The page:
And in case anyone thinks staying outside the national park might be second best, it wasn’t. In fact there was so much wildlife to see everywhere, there was no need to go into the park proper. Die hard conservationists like to contend that wildlife and humans don’t mix, that humans have a detrimental effect on habitat. This attitude has caused, and will continue to cause extreme hardship to the world’s remaining traditional communities, people who actually know very well how to care for their own natural resources.

But back to our first game drive beneath the Oloololo Escarpment.

We set out from camp at 3.30 p.m. in a re-purposed Land Rover: six seats in the back, one per window and three viewing hatches cut in the roof. Daniel Mahinda, our driver-guide, was keen to please us. When he asked what interested us most Graham said ‘grasses’. A surprising answer in ‘big game’ territory. He had recently finished his doctoral thesis on smut disease in Napier grass, an important local fodder crop, but I suspected he was being a touch facetious. I had stopped him from taking a nap, saying he could not sleep through Africa. And he had grudgingly agreed. But, looking back, I should have left him in our riverbank tent – to be serenaded by grunting hippos. The crop protection project he was running in Nairobi  was often very stressful, and for all kinds of reasons that could never be foreseen. Probably the last thing he needed was to be bumped around in the back of a Land Rover.

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Daniel (on a later December trip) with our niece, Sarah and distant elephants

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Anyway, Daniel took Graham at his word. Grasses it would  be.  This is what I wrote back then:

As we drive up the rocky valley out of camp there are several stops while Daniel picks us some red oat grass (characteristic of the Mara plains), pyramid grass, Maasai love grass and Bamboo grass. Then we stop to taste the leaves of the muthiga tree (the Kenya greenheart) which are very bitter, and Daniel says the tree’s twigs make good toothbrushes and the bark has medicinal properties – good for sore throats and toothache.

We look at the white tissue paper flowers that hug the ground and the tall sunbird plants (Leonotis leonotis) and the invasive thorn apple (Datura stromonium) and then Daniel picks us a pink flowering spike and says it is called devil’s whip. We also look at the clouds of white butterflies that are clustering round the thorn tree blossom. Then we forget about plants for a while and consider the sooty chat (a small bird that is a Mara speciality) and watch a huge breeding herd of impala. Then we drive along the meanders of the Mara River looking at baboons.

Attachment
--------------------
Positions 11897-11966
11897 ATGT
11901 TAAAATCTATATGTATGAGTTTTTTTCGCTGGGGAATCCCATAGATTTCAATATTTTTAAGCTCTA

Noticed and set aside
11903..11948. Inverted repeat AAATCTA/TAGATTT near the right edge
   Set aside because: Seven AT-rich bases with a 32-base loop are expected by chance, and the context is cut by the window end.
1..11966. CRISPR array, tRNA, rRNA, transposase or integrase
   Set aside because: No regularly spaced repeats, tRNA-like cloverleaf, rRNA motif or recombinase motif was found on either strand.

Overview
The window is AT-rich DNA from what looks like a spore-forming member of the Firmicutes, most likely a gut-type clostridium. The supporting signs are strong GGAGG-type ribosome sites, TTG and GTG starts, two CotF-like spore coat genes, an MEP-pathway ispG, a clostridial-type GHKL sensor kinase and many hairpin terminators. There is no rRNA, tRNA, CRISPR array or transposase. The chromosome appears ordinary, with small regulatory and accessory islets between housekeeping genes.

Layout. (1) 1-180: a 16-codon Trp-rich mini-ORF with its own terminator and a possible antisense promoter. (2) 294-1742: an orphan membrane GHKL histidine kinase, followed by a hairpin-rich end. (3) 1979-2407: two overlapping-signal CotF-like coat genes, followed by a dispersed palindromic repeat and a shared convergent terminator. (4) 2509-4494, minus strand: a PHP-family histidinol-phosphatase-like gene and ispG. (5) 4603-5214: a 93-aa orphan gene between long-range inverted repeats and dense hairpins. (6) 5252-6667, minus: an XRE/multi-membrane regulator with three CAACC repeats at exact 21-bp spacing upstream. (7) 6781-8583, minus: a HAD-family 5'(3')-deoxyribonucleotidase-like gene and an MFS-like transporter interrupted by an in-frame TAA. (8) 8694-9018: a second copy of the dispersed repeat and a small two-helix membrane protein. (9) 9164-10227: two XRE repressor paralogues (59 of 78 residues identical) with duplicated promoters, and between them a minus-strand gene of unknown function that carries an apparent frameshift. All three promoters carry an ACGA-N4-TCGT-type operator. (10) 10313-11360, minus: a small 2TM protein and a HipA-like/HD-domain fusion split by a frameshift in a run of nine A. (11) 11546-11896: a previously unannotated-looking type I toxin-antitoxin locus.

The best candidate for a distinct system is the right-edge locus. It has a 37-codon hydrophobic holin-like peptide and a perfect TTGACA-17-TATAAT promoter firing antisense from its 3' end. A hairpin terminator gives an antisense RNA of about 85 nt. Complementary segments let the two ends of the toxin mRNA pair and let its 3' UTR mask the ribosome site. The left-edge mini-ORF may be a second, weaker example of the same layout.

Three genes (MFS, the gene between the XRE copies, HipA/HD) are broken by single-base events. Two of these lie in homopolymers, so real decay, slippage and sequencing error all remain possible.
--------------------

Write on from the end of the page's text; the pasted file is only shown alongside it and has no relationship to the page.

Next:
Daniel says there are about fifty in the troop with three alpha-males, and adds that they’re not averse to tackling a Thomson’s gazelle. We see those too. Then there is a grove of muthiga trees with every trunk bearing a series of scars (old and new) from where, over the years, small pieces of bark have been removed to make dawa (medicine). The Maasai are usually far from clinics, and so rely greatly on herbal remedies both for themselves and their cattle.

Soon after this we see elephants – first two males, one who shakes his big head aggressively as we draw near. We pause briefly for photos before driving across the marsh to see a family group whose matriarchs and young don’t mind us watching them for a while.

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By now it is late afternoon and Daniel has been doing a lot of talking in Swahili on his  truck radio. He sets off with purpose across the open grassland. After a while we see two stationary safari trucks on the horizon. We bump over tussocky ground towards them and pull up beside a swampy bank, and there they are – simba. Cubs and lionesses idling in the grass. The drivers confer over their radios, and once agreed that no hunting is in progress we move in closer. At first Daniel pushes along a grassy peninsula away from the pride and we wonder why, for all we can see is grass. But he knows where he’s going. And when a young adult lion raises his big head, I am stunned. Anyone on foot would scan this meadow-like terrain and not have one inkling that the lions were there. When the head goes down, he is gone: lost from view in twelve inches of grass.

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Daniel tells us there are six cubs, survivors from a litter of ten, the other four having died because the hunting has been poor; but, he adds, the wildebeest migration is about to start and these six now look likely to survive. We watch eleven big and small lions till the light fades to grainy grey and then leave them in peace. On the track not far from the camp we see a pair of bat-eared foxes – ‘Very rare,’ says Daniel. They eye us anxiously before trotting away into the grass.

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copyright 2020 Tish Farrell

Lens-Artists: Distance  This week Tina sets the challenge. One of the safari guide’s key skills is knowing when it’s best to keep a distance and especially when it comes to elephants and lone buffalo.